Caavo selling expensive HDMI switcher + universal search

Feb 18 2017

I have to give Caavo credit for a sleek industrial design, but any positive feeling ends there. I just don't see what problem this $400 box solves for me. OK, it will switch inputs, but so does my AVR (while providing audio too). There might be some CEC magic at play here, but that requires that everything plays along, and again does nothing that I can't do with a TV remote.

What am I missing?

If you're a home theater geek, chances are your days are spent juggling several different remotes and TV inputs. Caavo, a startup from the folks behind the original Sling box, hopes to make your life a bit easier with its set-top box, which can control up to eight different devices at once. Think of it like a super-powered universal remote: It not only lets you easily swap between all the gadgets under your TV, but you can also use it to search for stuff to watch across them. And yes, that includes streaming offerings on services like Netflix and Amazon Prime, as well as live TV.

Engadget

Comments

I bought an expensive HDMI switcher from Gefen ages ago.  Unfortunately, when I upgraded some of my hardware the switcher became outdated and completely useless.  I was stuck with an expensive device I couldn't even give away.  If you need an outboard switcher then I see no reason to buy anything more expensive than the ones offered by Monoprice.  If you need a device that will search through streaming services and such then maybe a Tivo would work better.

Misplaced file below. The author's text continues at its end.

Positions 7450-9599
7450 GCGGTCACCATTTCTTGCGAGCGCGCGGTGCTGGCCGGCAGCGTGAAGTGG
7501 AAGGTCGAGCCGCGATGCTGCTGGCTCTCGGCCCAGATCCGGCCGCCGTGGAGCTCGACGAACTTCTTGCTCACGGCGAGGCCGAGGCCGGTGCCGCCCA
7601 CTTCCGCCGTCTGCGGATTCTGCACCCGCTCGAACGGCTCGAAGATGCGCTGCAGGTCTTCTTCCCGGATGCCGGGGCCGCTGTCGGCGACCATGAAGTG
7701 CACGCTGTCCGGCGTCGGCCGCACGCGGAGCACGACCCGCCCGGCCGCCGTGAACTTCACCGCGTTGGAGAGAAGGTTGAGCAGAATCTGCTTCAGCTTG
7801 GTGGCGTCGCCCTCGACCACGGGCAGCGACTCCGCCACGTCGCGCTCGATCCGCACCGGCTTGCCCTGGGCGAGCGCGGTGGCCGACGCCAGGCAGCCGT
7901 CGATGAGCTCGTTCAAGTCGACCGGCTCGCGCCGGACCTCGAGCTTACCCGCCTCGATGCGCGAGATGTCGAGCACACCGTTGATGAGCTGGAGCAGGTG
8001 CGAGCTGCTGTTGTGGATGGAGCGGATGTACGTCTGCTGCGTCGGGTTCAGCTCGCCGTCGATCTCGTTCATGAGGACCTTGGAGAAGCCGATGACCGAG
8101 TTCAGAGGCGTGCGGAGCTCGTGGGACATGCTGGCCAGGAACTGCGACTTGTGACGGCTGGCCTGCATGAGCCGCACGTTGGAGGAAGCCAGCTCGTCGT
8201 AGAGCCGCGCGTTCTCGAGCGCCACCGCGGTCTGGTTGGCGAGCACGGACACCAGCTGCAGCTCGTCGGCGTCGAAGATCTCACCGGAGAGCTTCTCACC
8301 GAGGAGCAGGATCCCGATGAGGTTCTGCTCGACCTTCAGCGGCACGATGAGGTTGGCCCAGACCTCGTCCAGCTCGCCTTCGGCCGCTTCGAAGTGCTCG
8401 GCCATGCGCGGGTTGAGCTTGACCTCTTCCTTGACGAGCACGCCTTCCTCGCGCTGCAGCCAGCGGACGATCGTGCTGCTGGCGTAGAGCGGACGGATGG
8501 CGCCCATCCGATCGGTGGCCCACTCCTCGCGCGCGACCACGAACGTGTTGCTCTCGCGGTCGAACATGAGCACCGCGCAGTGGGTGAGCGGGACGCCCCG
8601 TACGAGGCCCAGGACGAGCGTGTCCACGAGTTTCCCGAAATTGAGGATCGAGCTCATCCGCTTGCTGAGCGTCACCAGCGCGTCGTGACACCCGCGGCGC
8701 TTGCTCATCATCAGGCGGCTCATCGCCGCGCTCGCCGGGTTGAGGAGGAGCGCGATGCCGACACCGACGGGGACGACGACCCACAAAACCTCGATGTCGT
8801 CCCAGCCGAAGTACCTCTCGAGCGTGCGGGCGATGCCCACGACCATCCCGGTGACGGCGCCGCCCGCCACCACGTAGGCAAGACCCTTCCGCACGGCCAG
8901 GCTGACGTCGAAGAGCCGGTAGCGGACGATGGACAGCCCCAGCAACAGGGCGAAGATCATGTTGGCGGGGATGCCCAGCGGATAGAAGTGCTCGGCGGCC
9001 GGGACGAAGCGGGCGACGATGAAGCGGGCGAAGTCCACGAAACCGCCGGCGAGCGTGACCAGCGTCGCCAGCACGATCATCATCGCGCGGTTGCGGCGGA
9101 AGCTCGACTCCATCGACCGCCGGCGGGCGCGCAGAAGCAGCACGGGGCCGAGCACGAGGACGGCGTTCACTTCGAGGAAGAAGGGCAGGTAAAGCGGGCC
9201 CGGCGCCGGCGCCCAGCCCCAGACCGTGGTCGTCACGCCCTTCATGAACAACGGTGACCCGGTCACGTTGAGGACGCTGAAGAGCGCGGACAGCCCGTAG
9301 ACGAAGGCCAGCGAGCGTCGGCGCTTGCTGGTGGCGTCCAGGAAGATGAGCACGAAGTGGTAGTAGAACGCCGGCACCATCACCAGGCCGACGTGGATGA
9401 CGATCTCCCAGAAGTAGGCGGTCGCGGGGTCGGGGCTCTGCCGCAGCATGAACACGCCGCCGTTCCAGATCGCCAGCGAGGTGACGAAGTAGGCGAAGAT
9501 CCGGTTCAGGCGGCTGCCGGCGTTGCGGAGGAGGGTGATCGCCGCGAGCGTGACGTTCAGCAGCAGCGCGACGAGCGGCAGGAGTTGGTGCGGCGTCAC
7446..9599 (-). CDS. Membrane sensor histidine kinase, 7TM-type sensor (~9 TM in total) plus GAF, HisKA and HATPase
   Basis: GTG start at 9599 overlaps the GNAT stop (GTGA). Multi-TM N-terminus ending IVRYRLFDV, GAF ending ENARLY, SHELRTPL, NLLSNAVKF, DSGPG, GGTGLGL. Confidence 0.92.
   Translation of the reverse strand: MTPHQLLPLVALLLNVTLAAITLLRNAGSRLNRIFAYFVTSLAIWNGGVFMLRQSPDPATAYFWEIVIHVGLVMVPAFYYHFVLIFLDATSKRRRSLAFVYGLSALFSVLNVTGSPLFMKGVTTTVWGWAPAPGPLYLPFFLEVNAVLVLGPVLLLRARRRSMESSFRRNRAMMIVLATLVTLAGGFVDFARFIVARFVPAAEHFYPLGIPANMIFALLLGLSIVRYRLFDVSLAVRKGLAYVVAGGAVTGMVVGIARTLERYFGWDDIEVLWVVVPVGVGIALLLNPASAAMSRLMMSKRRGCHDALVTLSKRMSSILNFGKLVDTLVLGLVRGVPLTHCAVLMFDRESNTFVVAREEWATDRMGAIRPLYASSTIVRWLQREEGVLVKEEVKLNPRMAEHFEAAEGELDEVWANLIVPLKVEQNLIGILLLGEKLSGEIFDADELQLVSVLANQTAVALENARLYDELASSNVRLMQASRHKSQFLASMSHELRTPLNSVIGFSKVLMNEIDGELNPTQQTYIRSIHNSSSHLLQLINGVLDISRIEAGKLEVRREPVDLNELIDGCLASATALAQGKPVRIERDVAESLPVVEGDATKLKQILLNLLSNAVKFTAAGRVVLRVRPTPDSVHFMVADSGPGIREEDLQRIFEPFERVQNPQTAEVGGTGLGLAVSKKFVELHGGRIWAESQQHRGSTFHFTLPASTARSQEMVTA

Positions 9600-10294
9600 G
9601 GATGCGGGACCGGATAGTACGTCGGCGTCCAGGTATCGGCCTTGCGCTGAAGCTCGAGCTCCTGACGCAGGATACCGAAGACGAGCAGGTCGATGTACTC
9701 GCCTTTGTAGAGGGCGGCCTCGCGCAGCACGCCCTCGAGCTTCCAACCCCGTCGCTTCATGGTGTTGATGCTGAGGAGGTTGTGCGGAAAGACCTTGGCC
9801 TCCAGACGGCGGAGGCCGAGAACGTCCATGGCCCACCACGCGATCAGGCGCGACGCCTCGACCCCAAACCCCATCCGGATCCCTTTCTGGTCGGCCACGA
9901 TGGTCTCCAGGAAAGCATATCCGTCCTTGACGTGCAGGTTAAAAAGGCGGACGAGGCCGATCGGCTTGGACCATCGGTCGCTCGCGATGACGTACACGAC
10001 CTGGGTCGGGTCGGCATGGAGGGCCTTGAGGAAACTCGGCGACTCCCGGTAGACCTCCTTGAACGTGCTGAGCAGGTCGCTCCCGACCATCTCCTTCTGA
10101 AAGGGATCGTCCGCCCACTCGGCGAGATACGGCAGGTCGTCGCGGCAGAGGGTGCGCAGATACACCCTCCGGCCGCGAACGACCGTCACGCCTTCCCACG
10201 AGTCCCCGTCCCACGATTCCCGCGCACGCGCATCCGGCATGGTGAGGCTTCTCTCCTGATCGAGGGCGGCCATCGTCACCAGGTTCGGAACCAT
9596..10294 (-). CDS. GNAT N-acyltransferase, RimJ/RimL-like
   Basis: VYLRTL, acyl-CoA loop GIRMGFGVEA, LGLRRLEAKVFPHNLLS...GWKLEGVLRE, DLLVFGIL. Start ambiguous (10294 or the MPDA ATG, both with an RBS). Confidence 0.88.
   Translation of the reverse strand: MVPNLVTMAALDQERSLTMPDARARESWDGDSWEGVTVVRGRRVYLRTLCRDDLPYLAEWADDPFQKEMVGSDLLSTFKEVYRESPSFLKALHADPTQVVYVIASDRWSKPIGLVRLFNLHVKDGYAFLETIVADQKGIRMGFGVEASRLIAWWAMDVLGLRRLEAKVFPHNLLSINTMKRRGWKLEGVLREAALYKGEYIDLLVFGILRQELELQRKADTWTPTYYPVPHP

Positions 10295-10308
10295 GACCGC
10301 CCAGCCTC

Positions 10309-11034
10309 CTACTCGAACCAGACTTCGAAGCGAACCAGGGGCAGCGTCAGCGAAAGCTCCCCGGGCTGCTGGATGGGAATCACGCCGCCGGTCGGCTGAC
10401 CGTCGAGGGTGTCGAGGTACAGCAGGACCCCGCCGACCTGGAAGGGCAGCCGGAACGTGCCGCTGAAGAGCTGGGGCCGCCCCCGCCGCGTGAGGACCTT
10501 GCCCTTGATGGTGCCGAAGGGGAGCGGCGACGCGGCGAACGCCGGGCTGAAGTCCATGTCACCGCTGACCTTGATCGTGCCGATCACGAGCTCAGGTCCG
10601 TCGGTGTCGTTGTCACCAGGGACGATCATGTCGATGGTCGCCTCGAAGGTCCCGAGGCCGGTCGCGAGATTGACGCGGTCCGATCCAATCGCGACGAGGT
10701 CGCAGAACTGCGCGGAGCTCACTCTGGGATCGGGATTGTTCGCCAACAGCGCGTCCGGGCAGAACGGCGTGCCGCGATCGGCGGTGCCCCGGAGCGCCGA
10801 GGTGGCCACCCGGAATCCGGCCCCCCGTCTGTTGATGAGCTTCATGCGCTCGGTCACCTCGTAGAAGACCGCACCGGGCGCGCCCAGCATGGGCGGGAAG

At the risk of going on a rant, the consumer electronics industry needs to get their act together and make devices that can be upgraded to the latest HDMI and HDCP specs via a firmware or software upgrade.  It's ridiculous to have to upgrade multiple devices just to maintain the proper connectivity and HDCP handshake in the signal path.

captain_video wrote:

At the risk of going on a rant, the consumer electronics industry needs to get their act together and make devices that can be upgraded to the latest HDMI and HDCP specs via a firmware or software upgrade.  It's ridiculous to have to upgrade multiple devices just to maintain the proper connectivity and HDCP handshake in the signal path.

I think most of the time it is HW limitation more than SW. That said, even if it weren't it's not in their interest to do that given the current sales model (i.e. they only make $ when they sell you kit). Have to wonder if there is tolerance in the market to change that to a paid support model with a few years of FW updates. Would you pay for that?

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